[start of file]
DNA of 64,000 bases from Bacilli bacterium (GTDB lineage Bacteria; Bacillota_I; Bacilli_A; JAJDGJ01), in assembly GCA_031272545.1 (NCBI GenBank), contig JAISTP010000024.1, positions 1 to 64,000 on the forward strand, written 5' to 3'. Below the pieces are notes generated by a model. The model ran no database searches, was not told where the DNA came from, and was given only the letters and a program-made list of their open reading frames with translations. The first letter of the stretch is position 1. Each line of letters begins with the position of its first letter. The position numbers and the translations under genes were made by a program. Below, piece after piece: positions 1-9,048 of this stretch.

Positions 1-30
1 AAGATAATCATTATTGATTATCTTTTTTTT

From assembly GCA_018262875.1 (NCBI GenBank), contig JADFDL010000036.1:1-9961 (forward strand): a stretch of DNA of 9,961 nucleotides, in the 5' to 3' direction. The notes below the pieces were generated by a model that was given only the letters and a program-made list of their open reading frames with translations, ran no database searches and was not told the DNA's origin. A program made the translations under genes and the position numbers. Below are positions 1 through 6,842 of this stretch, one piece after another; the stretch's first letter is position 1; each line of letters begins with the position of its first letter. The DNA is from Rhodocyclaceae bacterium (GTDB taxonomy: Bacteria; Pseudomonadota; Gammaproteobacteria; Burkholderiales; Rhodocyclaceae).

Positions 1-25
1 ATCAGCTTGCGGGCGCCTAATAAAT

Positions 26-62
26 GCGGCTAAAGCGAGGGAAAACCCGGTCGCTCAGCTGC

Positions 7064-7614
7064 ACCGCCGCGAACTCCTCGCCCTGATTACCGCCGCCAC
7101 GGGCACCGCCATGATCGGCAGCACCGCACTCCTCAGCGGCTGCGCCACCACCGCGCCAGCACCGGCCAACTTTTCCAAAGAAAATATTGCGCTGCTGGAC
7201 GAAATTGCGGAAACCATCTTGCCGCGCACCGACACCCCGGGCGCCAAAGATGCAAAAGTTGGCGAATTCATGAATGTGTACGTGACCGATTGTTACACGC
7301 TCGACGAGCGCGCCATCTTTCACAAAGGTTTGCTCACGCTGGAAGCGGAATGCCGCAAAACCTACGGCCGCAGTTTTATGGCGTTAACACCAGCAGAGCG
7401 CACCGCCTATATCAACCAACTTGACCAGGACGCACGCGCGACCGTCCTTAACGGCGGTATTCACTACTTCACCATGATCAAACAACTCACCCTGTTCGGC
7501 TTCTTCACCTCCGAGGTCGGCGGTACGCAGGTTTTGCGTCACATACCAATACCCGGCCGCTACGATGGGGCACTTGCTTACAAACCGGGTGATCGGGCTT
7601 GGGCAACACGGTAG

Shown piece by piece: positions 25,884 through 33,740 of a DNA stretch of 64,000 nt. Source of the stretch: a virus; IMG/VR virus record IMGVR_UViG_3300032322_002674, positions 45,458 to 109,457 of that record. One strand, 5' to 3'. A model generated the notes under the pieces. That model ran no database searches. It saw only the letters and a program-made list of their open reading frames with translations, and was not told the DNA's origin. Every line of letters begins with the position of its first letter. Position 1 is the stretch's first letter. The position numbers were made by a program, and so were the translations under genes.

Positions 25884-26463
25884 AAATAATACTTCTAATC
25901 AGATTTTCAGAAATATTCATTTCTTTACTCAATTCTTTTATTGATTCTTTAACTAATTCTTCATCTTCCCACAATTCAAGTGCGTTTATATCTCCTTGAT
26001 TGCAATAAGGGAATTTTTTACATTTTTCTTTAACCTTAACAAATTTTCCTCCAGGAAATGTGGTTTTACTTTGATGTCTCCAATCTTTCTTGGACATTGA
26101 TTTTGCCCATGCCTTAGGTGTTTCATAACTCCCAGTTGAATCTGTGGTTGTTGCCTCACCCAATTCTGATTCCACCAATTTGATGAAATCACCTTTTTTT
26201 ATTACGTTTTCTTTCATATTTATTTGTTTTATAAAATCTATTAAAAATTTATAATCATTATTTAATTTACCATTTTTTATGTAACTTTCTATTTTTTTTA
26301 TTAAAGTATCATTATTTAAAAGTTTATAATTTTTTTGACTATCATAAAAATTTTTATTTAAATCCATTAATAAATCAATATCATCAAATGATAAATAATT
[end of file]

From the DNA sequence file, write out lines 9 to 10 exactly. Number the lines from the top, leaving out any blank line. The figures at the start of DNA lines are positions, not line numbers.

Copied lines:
Positions 7064-7614
7064 ACCGCCGCGAACTCCTCGCCCTGATTACCGCCGCCAC